Charity calls for dedicated hubs for children affected by alcohol in the womb

Pregnant woman holds wine glass Credit: PA Archive/PA Images

Children and young people living with a brain condition caused by exposure to alcohol in the womb should have dedicated support, a charity has said.

Adoption UK said every child entering the care system must be screened for foetal alcohol spectrum disorder (FASD) and urged each nation in the UK to invest in their welfare.

Their call comes on International FASD Awareness Day and a year after a report found a quarter of adopted children are diagnosed with or suspected of having the condition.

The charity’s report, released in September 2020, also found 55% of families polled waited at least two years for their child to be diagnosed with the disorder.

This year, the charity said it is calling on the Stormont executive in Northern Ireland, the Welsh Government and Westminster to replicate the success of the FASD hub in Scotland.

It is also calling on the Scottish Government to commit to the long-term funding of its hub.

Sue Armstrong Brown, chief executive of Adoption UK, said: “Great strides have been made in Scotland around FASD but we’ve still a long way to go to ensure individuals with FASD and their families receive the support they so urgently need.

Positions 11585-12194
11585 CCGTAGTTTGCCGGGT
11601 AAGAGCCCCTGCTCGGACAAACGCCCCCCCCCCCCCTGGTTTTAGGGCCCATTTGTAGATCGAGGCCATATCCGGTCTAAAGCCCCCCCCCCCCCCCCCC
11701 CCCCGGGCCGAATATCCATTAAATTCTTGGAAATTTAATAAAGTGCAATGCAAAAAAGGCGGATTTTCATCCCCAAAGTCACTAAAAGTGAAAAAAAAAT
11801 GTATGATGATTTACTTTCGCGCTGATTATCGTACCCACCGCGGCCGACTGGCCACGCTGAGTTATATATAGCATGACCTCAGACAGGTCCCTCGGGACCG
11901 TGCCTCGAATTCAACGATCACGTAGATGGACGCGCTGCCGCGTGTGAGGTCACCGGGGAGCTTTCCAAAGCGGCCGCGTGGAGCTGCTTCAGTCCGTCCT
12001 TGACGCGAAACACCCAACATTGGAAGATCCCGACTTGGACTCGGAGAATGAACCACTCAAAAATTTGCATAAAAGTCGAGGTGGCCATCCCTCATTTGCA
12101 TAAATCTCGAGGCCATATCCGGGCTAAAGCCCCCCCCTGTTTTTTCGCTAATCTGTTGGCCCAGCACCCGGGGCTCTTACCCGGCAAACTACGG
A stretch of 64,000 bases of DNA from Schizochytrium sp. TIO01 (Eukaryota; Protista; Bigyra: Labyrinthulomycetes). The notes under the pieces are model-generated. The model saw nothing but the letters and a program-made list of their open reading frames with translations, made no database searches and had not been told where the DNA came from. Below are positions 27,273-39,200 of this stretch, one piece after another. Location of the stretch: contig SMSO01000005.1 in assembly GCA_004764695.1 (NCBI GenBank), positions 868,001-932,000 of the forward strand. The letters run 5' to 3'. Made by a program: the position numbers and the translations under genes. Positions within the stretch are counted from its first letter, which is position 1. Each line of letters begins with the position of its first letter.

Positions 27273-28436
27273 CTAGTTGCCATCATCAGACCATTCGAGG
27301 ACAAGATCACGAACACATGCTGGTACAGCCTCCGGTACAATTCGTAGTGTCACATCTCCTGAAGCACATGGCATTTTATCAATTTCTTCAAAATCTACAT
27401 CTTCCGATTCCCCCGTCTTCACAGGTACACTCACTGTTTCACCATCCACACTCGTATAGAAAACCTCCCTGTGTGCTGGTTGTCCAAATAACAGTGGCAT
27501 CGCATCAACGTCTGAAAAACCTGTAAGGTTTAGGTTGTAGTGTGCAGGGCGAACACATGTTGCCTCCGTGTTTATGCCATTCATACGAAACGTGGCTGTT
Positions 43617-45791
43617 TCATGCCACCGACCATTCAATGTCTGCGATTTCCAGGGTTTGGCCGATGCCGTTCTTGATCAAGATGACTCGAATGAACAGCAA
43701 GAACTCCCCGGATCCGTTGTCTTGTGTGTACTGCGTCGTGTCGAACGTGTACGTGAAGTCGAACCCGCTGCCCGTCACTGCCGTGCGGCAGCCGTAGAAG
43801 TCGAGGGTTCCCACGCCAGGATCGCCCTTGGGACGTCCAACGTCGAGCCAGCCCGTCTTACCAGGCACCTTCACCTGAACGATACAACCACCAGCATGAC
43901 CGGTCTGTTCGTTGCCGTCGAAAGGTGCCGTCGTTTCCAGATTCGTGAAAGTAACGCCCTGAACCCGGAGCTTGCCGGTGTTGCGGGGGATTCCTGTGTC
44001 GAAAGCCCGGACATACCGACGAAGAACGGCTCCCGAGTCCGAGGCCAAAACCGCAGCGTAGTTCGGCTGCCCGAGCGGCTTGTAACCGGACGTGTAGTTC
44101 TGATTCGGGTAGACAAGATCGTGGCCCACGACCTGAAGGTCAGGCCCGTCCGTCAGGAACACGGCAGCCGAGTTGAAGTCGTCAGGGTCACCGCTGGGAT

“Every child entering the care system must be screened for FASD.”

Ruth Cliff, who lives in Bedfordshire, has been unable to get an FASD assessment for her son, who she adopted 16 years ago, the charity said.

She said trying to find the right support for him “has completely taken over my life” and added that a “one-stop-shop” to address this would be “life-changing”.

Ms Cliff said: “We were referred to a paediatrician who told me they didn’t have the expertise to assess for FASD and there was no-one in our area who could do it either.

“I asked my local authority to fund an assessment via the Adoption Support Fund, but this was turned down.

“Finding the right support for my son has completely taken over my life, so to have a specialist one-stop-shop like the hub in Scotland, where people truly understand FASD, would be life-changing.”